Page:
In a stark repudiation of the Equal Employment Opportunity Commission (EEOC), the Seventh Circuit Court of Appeals ruled last Thursday that federal law does not prohibit the firing or disciplining of an employee due to his or her sexual orientation. As we discussed, last summer the EEOC ruled that Title VII of the Civil Rights Act of 1964 prohibits discrimination based on sexual orientation.
The Seventh Circuit upheld a lower court ruling last January that Title VII does not prohibit discrimination based on sexual orientation. The Seventh Circuit largely echoed the court’s ruling in that case, agreeing that the language of Title VII makes it clear that Congress did not intend to include sexual orientation as one of the protected categories against whom discrimination is illegal.
Despite this ruling, it still is probably not smart for employers to fire or discipline an employee based on that employee’s sexual orientation. Many states, including Illinois, have laws that make it illegal to fire or discipline an employee based on his or her sexual orientation (Illinois’s law also makes it illegal to discriminate against an employee based on his or her gender identity).
Additionally, the Seventh Circuit went to great lengths in its ruling to note that discrimination based on gender non-conformity or gender stereotyping is illegal under Title VII. As we have discussed, an employer cannot discriminate against an employee because that employee does not act or behave in a manner associated with normal behavior for that person’s gender. For example, the Supreme Court has held that it was illegal for a company to refuse to promote a woman because she did not dress femininely, wear makeup, swore, and was told that she needed “a course at charm school.”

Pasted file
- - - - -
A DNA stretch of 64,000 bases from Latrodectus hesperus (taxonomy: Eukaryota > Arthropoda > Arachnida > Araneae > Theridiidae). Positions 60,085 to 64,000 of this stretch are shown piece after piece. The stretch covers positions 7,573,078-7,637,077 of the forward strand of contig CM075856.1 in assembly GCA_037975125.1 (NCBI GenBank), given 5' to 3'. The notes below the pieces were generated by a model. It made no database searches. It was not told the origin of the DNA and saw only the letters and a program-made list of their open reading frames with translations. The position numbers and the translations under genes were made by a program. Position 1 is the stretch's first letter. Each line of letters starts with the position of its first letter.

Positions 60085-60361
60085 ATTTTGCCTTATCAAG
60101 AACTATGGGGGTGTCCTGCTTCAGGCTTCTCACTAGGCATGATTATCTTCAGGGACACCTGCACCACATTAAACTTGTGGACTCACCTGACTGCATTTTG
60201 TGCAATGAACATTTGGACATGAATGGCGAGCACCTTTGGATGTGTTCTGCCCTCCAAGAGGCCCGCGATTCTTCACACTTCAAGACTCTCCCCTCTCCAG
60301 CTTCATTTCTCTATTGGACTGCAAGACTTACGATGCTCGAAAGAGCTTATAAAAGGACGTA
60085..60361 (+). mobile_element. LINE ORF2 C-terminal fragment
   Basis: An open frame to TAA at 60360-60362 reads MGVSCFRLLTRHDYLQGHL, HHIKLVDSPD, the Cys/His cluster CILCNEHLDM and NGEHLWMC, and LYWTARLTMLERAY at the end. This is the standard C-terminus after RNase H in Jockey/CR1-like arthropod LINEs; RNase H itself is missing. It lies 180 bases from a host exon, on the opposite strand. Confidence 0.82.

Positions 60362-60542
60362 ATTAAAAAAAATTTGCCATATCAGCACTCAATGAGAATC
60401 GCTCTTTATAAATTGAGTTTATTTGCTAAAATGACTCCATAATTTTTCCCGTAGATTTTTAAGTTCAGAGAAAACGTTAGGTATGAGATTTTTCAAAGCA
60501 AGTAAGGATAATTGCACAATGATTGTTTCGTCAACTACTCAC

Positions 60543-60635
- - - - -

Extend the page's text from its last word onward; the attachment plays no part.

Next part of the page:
Moreover, it is probably bad PR for a company to be known as one that treats employees differently based on their sexual orientation. The defendant in this case, Ivy Tech Community College, has repeatedly emphasized that it does not discriminate on the basis of sexual orientation.
This ruling might encourage Congress to pass the Equality Act (S. 1858, H.R. 3185), which would make it illegal for employers to discriminate on the basis of sexual orientation. Although, with the election only three months away, expecting Congress to get anything done might be wishful thinking.